Farsiu, Krolik Elected Fellows of the IEEE
Duke engineers honored for research improving ophthalmic image processing and resolution and contributions to statistical signal and sensor array processing
Sina Farsiu, the Paul Ruffin Scarborough Associate Professor of Engineering, and Jeffrey Krolik, professor of electrical and computer engineering, have been named fellows of the Institute of Electrical and Electronics Engineers (IEEE), the world’s largest technical professional organization dedicated to advancing technology for the benefit of humanity.
Each year, following a rigorous evaluation procedure, the IEEE Fellow Committee recommends a select group of recipients for elevation to IEEE fellow. Less than 0.1 percent of voting members are selected annually for this honor.
With appointments in biomedical engineering, ophthalmology, electrical and computer engineering, and computer science, Farsiu was recognized for his “contributions to multi-frame super resolution and ophthalmic image processing.” Farsiu’s foundational contributions to the field of multi-frame super-resolution has been utilized in a variety of imaging systems from cell phone cameras to digital microscopes to capture high-quality images without the need to use expensive imaging hardware
On another front, for more than a decade at Duke, Farsiu has been a trail-blazer in introducing modern image processing and computation methods in the field of ophthalmic imaging. For example, Farsiu has helped produce the first portable adaptive optics scanning laser ophthalmoscopy (AOSLO) which can show researchers the neurons in the eye in vivo. He has also developed the first AI algorithm that can autonomously locate difficult-to-spot photoreceptors on AOSLO images.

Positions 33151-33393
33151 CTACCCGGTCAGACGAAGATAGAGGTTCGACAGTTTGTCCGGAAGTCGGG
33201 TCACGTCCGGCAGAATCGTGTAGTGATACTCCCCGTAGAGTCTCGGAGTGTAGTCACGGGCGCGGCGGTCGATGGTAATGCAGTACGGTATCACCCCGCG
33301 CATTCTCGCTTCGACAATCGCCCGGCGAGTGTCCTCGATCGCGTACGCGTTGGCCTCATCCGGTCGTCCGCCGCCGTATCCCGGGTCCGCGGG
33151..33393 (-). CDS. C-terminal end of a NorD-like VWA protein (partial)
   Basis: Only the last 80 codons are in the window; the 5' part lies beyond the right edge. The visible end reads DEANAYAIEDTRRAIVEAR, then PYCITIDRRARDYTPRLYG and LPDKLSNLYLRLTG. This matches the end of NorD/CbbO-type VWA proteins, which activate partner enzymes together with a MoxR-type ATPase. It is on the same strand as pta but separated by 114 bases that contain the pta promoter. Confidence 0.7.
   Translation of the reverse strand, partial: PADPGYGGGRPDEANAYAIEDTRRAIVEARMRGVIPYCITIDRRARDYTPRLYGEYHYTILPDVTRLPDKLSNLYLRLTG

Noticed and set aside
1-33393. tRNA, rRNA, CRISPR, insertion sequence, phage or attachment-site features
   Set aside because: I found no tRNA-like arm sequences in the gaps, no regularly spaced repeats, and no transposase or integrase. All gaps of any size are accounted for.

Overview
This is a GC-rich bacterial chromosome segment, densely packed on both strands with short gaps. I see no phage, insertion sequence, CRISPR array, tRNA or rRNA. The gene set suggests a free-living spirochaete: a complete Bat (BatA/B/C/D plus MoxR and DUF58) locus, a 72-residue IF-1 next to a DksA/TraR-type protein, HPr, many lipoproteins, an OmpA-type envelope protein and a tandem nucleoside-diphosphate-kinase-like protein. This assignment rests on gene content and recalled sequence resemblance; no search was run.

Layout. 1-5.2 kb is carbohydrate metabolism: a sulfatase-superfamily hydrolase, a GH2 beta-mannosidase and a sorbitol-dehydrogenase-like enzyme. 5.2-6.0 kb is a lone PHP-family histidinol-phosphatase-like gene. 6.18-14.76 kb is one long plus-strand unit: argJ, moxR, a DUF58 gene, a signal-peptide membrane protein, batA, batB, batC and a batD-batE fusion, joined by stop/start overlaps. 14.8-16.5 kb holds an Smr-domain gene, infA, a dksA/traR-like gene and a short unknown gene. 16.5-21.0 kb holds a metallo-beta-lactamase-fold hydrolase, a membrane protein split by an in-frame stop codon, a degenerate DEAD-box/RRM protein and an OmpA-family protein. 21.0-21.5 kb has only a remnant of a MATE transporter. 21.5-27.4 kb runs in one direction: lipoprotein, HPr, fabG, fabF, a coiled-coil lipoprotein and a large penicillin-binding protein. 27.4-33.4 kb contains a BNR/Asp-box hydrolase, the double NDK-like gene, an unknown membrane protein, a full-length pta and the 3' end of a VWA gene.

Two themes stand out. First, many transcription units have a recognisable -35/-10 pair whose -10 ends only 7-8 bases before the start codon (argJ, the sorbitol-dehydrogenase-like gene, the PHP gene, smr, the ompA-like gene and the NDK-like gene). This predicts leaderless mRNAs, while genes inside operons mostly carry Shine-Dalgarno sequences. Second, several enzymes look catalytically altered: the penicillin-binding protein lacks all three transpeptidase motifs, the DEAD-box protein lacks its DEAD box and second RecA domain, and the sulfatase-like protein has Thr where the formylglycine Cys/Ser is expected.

Farsiu was the first to develop an AI system to automatically detect multiple diseases of the eye from optical coherence tomography (OCT) images of the retina. And in other recent work, he has developed AI algorithms that can that can tailor treatment to specific patients afflicted by diabetic macular edema—a leading cause of blindness in working-age Americans.
Having recently returned to Duke after spending five years as a program manager for the Defense Advanced Research Projects Agency (DARPA), Krolik was cited for “contributions to statistical signal and sensor array processing for radar and sonar.” His principal contributions in this field have been to improve data analysis methods for the detection and localization of moving objects (known as “targets”) using radio frequency and sound waves in complicated environments.
Radar and sonars traditionally work best when there is a single, line-of-sight path from the sensors to the target. But when waves propagate along different paths (known as multipath), bending, reflecting, and/or scattering off objects on their way to and from a target, the problem of target detection and localization becomes much more challenging. In his early work, he developed sensor array processing methods which exploits multipath in underwater ocean sound channels to improve passive sonar detection and localization of submarines, even when the details of the ocean environment are uncertain.
In later work, Krolik and his colleagues were among the first to develop multiple-input-multiple-output (MIMO) waveforms and processing for radar systems. Their application of MIMO radar was initially for over-the-horizon, high frequency radar, where they were able to mitigate multipath ground reflections that would have otherwise masked targets of interest. They also built a first-of-its-kind MIMO microwave radar which was used to develop signal processing for automotive and indoor target tracking applications.
In the last few years, this same form of MIMO radar has been implemented as a “radar-on-a-chip” by large semiconductor manufacturers at millimeter-wave frequencies. Although this exciting development is motivated by the burgeoning market for automotive radars, Krolik is already exploring the use of these MIMO radar chips in many other applications from health care to national security.